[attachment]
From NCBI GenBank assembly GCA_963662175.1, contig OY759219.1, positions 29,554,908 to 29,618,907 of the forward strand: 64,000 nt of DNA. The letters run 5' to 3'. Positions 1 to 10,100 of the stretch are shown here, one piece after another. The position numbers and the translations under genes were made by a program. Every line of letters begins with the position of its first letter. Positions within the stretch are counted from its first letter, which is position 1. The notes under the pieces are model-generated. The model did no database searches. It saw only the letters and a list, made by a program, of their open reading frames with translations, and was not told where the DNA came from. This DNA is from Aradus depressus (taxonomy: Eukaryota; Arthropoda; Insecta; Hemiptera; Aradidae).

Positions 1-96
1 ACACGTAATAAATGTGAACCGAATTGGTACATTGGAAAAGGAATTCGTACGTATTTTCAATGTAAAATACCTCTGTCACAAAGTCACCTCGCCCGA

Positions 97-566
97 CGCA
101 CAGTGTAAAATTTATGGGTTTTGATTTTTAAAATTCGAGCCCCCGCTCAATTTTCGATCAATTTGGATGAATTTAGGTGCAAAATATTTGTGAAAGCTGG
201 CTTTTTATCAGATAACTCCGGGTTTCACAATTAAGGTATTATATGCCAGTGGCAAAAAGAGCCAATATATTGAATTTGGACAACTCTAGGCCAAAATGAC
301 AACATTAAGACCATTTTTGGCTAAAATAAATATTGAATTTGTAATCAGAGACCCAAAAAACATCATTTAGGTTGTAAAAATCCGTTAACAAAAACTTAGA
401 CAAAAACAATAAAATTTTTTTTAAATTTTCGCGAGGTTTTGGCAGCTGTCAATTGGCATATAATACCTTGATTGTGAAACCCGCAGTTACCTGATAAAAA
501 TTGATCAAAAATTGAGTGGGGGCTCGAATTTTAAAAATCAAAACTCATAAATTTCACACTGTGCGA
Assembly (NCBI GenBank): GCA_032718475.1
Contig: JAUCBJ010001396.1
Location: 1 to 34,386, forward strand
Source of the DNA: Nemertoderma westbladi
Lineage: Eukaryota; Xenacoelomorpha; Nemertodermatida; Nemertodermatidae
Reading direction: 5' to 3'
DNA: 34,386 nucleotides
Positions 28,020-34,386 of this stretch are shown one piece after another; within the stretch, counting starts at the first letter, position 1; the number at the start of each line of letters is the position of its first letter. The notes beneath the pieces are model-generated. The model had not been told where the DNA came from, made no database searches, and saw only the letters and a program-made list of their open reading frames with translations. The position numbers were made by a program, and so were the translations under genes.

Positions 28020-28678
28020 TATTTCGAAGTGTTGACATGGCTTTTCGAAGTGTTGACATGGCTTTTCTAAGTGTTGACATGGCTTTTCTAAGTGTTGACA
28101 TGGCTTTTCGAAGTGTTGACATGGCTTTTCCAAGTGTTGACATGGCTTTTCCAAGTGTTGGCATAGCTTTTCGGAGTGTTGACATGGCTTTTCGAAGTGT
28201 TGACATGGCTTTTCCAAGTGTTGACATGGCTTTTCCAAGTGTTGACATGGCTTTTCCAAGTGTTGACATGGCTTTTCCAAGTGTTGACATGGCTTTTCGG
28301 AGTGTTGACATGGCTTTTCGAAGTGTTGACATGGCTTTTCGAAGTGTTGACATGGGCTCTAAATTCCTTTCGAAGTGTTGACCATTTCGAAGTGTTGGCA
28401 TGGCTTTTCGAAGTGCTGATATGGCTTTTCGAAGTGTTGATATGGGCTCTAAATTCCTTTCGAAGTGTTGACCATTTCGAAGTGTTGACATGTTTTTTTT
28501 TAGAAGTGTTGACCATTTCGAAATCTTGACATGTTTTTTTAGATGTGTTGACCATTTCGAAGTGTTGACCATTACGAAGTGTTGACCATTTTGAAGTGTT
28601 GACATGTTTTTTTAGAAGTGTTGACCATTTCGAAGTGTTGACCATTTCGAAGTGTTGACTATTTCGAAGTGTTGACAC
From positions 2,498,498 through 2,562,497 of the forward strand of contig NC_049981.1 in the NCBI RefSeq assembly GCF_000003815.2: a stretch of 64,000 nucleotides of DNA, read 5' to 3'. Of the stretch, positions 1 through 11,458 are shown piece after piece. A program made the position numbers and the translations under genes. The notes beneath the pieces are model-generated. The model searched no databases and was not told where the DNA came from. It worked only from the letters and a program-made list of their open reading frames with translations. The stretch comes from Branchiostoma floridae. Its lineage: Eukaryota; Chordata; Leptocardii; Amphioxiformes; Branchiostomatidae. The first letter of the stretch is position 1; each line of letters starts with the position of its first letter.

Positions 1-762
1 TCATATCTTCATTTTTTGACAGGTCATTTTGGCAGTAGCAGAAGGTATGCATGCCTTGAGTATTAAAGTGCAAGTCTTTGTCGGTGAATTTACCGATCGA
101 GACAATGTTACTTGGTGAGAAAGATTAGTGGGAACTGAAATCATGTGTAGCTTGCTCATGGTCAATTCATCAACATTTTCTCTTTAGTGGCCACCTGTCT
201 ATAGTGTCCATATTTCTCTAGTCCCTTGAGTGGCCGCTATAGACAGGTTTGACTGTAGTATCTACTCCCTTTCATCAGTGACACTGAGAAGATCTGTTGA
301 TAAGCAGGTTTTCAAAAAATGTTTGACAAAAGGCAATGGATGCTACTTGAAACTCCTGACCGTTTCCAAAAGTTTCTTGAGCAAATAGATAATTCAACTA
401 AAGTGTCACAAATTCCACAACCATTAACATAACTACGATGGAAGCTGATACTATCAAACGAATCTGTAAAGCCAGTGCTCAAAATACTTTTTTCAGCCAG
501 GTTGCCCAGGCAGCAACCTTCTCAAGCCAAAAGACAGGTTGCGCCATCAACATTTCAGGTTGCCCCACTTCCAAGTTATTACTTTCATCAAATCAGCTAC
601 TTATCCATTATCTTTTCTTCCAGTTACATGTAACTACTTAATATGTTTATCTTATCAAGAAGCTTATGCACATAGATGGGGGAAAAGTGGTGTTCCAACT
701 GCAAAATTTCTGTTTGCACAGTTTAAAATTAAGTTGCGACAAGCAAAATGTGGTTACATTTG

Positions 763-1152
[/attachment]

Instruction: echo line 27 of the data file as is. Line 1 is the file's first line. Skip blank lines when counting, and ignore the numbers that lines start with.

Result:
From positions 2,498,498 through 2,562,497 of the forward strand of contig NC_049981.1 in the NCBI RefSeq assembly GCF_000003815.2: a stretch of 64,000 nucleotides of DNA, read 5' to 3'. Of the stretch, positions 1 through 11,458 are shown piece after piece. A program made the position numbers and the translations under genes. The notes beneath the pieces are model-generated. The model searched no databases and was not told where the DNA came from. It worked only from the letters and a program-made list of their open reading frames with translations. The stretch comes from Branchiostoma floridae. Its lineage: Eukaryota; Chordata; Leptocardii; Amphioxiformes; Branchiostomatidae. The first letter of the stretch is position 1; each line of letters starts with the position of its first letter.